The monument comprises the site and remains of the palace of the Bishops of Moray at Kinneddar. Richard, Bishop of Moray (1187-1203), is known to have resided at Kineddar, and in 1280 Bishop Archibald extended or rebuilt the castle there. The foundations of the house and enclosure wall were seen by L. Shaw and R. Pococke in the eighteenth century.
In 1734 the stronghold of Kineddar still had its foundations and fortifications "so entire as to be easily traceable". The whole covered about two acres in a hexagonal shape. In the centre was the great tower, which was later used as a bell tower for the adjoining church. The tower was defended by two walls, 50 paces apart, each having a ditch in front and an earthen ramart, 8-10 ft (2.44-3.05m) high and wide behind it.
The outer wall had a square tower, projecting 6 ft (1.8m) at each angle. Directly east of the great tower were vaulted storehouses and barracks. The outer wall, containing a sallyport, was 6 ft (1.8m) thick and 16 ft (4.9m) high. The fortification was further strengthened on the east by a "morass" and two ditches, the inner 24 ft (7.3m) and the outer 12 ft (3.7m) wide; these were defended in turn by a horn-work. By 1842, the walls had been levelled and the ditches filled in.
During the levelling work large quantities of ashes, charcoal, broken urns and human bones were found, especially under the earthen ramparts.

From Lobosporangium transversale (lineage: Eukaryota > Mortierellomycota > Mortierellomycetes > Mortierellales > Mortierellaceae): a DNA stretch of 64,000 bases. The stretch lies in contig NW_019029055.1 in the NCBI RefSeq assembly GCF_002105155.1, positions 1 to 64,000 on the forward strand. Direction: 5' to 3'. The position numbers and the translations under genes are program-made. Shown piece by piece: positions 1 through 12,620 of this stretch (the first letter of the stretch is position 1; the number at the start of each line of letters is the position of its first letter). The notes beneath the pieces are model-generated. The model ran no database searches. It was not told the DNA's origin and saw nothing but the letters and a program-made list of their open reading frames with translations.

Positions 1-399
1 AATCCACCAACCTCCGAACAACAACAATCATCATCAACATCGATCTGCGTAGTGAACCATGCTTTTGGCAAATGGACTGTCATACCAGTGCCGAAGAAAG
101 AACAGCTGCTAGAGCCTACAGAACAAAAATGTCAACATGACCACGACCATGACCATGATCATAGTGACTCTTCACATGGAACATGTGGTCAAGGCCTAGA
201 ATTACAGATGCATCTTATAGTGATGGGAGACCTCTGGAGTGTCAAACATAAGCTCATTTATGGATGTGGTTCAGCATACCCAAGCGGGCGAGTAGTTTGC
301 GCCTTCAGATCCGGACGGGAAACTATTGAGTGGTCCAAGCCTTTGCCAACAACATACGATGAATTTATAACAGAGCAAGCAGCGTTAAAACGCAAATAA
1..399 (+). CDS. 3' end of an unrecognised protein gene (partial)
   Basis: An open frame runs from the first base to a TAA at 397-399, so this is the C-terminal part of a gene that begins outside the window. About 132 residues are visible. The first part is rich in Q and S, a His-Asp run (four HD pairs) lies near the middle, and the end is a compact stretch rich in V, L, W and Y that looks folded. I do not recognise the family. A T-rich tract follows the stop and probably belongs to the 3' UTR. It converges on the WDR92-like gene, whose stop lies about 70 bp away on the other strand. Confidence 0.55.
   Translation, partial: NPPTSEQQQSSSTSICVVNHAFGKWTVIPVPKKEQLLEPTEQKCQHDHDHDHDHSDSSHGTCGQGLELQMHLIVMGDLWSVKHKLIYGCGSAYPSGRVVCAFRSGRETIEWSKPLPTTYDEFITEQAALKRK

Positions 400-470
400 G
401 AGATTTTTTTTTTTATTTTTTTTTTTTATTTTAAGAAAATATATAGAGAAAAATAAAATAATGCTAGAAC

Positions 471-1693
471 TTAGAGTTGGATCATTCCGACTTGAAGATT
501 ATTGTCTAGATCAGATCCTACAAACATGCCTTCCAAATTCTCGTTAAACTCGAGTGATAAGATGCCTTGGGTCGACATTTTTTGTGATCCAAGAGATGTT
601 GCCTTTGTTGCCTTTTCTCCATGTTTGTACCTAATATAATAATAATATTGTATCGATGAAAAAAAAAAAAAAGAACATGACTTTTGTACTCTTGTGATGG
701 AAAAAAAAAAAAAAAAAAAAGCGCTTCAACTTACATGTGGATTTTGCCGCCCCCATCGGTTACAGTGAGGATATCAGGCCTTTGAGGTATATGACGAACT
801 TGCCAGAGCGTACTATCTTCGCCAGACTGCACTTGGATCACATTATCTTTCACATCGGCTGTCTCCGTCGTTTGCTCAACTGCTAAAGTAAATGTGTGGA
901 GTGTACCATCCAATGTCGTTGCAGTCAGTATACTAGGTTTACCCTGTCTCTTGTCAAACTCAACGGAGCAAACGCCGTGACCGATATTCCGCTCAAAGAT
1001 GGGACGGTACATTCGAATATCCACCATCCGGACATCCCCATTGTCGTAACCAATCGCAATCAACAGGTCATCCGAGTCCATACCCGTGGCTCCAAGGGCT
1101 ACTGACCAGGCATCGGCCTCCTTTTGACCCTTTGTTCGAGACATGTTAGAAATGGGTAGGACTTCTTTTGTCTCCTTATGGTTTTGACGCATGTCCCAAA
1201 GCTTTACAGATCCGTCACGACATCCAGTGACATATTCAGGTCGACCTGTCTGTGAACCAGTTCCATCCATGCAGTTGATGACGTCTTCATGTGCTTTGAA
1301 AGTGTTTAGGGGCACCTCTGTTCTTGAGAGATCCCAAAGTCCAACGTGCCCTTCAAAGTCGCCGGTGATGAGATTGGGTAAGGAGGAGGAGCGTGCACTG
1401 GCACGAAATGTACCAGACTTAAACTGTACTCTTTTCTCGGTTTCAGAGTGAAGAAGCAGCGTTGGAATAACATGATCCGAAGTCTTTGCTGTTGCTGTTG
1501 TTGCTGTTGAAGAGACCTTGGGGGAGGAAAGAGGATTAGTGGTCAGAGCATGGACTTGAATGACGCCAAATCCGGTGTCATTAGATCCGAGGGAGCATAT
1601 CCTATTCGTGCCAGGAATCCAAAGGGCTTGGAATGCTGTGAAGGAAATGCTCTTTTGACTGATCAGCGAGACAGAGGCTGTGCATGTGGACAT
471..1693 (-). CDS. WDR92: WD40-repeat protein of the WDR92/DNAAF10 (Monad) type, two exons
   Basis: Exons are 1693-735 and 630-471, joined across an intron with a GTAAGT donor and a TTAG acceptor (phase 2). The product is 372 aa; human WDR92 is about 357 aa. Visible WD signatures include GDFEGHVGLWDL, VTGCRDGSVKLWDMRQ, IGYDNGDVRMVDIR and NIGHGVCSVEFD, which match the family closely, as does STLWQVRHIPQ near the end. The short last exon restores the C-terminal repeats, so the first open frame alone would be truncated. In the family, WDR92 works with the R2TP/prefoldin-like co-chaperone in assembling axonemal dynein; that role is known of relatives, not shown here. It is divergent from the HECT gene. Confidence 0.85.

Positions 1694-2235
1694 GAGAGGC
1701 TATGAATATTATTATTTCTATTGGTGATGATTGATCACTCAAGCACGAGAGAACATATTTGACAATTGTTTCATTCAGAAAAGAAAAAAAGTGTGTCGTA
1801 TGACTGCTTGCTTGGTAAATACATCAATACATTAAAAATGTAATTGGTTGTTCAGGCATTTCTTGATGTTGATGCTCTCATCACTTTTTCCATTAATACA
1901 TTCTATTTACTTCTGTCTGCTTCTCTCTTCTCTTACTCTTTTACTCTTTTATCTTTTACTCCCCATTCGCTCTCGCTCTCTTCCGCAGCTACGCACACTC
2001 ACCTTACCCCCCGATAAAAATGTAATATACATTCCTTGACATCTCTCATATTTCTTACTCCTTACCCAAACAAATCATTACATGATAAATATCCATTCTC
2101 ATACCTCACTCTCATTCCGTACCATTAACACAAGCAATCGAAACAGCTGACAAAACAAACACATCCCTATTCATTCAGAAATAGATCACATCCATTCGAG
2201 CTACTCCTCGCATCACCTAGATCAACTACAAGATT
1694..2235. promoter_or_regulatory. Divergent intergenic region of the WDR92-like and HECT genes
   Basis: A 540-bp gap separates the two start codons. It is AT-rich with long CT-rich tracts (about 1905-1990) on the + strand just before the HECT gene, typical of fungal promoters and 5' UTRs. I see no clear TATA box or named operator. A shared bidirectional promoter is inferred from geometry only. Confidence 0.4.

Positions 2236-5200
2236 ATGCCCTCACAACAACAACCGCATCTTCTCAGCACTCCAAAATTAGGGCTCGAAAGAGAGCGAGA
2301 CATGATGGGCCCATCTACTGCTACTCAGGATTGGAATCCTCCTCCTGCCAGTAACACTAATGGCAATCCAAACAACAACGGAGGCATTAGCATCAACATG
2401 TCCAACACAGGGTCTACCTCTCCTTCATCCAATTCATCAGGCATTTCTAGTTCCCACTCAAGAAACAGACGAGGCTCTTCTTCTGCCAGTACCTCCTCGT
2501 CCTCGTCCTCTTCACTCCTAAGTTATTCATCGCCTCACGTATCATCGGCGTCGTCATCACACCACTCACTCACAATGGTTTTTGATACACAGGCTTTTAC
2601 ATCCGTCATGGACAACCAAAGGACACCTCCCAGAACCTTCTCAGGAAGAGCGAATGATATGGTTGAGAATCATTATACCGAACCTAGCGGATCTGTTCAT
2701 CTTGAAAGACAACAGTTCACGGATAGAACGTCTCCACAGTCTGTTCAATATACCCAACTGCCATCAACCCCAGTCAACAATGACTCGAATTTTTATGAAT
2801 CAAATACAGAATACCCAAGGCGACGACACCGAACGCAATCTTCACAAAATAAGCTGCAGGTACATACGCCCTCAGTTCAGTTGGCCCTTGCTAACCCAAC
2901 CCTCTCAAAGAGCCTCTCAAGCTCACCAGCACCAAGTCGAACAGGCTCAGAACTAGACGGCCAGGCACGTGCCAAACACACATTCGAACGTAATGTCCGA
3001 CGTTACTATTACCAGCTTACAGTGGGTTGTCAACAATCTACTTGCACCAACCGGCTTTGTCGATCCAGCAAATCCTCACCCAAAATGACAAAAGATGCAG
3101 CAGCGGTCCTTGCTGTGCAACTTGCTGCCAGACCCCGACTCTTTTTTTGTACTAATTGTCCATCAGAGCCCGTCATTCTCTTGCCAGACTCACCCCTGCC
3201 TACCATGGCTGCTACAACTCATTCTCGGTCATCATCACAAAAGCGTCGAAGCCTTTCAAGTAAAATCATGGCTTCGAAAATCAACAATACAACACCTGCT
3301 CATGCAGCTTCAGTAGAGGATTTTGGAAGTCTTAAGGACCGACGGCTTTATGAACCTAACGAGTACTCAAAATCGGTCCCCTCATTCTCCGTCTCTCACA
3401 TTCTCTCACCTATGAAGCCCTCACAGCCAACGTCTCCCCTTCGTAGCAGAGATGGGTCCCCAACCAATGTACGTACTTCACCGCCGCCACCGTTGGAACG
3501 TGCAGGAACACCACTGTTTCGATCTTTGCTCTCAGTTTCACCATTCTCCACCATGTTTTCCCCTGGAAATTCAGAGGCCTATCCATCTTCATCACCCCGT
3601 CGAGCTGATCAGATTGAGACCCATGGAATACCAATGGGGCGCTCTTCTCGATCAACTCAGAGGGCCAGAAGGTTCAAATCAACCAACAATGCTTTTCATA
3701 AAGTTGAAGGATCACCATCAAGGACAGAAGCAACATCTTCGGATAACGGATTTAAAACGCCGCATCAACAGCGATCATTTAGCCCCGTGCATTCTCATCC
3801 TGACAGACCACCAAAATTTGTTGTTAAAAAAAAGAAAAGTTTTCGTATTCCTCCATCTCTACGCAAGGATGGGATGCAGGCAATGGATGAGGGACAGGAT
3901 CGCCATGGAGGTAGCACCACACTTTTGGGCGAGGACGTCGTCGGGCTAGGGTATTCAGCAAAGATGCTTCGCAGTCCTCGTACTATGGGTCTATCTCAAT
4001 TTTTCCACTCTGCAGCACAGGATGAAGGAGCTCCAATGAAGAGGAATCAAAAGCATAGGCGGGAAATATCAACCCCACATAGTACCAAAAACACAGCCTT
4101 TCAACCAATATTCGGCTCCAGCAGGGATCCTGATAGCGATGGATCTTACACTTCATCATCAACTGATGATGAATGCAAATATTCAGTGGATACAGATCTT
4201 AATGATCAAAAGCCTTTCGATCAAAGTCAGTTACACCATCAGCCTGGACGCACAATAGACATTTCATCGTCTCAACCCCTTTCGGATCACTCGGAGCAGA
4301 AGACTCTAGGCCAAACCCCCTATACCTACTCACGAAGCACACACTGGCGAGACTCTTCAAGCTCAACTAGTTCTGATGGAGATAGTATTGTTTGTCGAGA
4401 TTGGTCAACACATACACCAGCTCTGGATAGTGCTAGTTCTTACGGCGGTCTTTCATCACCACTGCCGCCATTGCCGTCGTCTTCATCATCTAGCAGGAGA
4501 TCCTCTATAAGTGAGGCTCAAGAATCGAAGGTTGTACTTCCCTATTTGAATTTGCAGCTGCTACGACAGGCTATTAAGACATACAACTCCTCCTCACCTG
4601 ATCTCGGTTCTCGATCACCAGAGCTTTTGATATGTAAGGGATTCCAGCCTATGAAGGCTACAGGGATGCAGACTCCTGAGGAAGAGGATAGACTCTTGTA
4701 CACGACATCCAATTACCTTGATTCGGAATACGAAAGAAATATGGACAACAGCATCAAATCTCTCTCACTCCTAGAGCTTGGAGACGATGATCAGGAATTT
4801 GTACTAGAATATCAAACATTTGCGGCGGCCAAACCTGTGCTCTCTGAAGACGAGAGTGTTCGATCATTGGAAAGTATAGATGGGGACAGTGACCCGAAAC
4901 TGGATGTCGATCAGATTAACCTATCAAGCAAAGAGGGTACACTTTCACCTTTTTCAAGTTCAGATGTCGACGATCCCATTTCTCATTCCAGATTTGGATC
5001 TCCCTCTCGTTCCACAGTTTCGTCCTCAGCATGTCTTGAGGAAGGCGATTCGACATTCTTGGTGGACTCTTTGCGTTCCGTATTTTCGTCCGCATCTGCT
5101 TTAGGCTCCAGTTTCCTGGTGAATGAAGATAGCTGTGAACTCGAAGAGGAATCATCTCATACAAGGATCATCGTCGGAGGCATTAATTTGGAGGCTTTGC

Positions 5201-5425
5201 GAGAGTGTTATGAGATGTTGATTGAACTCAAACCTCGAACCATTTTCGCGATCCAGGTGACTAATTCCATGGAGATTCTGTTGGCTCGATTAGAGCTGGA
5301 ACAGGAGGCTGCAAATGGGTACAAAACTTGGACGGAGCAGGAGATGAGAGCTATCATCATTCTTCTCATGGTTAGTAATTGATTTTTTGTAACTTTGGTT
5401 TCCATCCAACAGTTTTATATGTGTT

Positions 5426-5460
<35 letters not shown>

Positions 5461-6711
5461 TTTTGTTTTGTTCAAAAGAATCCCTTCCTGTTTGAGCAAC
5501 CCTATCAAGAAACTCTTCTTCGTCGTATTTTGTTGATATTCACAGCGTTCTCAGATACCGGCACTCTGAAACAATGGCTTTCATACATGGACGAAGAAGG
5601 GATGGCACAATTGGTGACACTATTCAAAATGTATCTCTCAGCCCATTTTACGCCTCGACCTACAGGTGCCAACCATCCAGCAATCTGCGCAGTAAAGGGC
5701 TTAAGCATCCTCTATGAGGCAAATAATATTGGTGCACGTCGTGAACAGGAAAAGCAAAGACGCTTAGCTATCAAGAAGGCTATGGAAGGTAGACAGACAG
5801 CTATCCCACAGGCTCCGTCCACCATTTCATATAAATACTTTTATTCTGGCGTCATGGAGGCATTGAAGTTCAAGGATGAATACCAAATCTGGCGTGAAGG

The site of the castle was confirmed by excavation in 1936, and has been further elucidated by aerial photography and by an archaeological assessment carried out by Edinburgh University for Grampian Regional Council in 1995. The latter included excavation, resistivity survey and analysis of aerial photographs.
It shows that substantial remains of the castle survive in the field north and east of the present cemetery. They include a large hexagonal ditched enclosure associated with a stone wall, with at least one outer ditch on the east, and remains of other walled structures.
The scheduled monument comprises an area of ground lying north and east of the cemetery, bounded by, but excluding, the cemetery wall on the south and field boundaries on the west and north. It measures a maximum of 130m WNW-ESE by 95m, as shown in red on the accompanying map extract.
Statement of National Importance
The monument is of national importance because it represents the remains of the castle, or palace, of the medieval bishops of Moray, overlying (so it appears) an earlier cemetery, and has the potential, through excavation, to shed further light on medieval architecture, social history, ecclesiastical history and material culture.
Its importance is enhanced by its very close proximity to the site of the parish church and former cathedral of Kinneddar, from which a large collection of Pictish and early Christian carved stones has been recovered.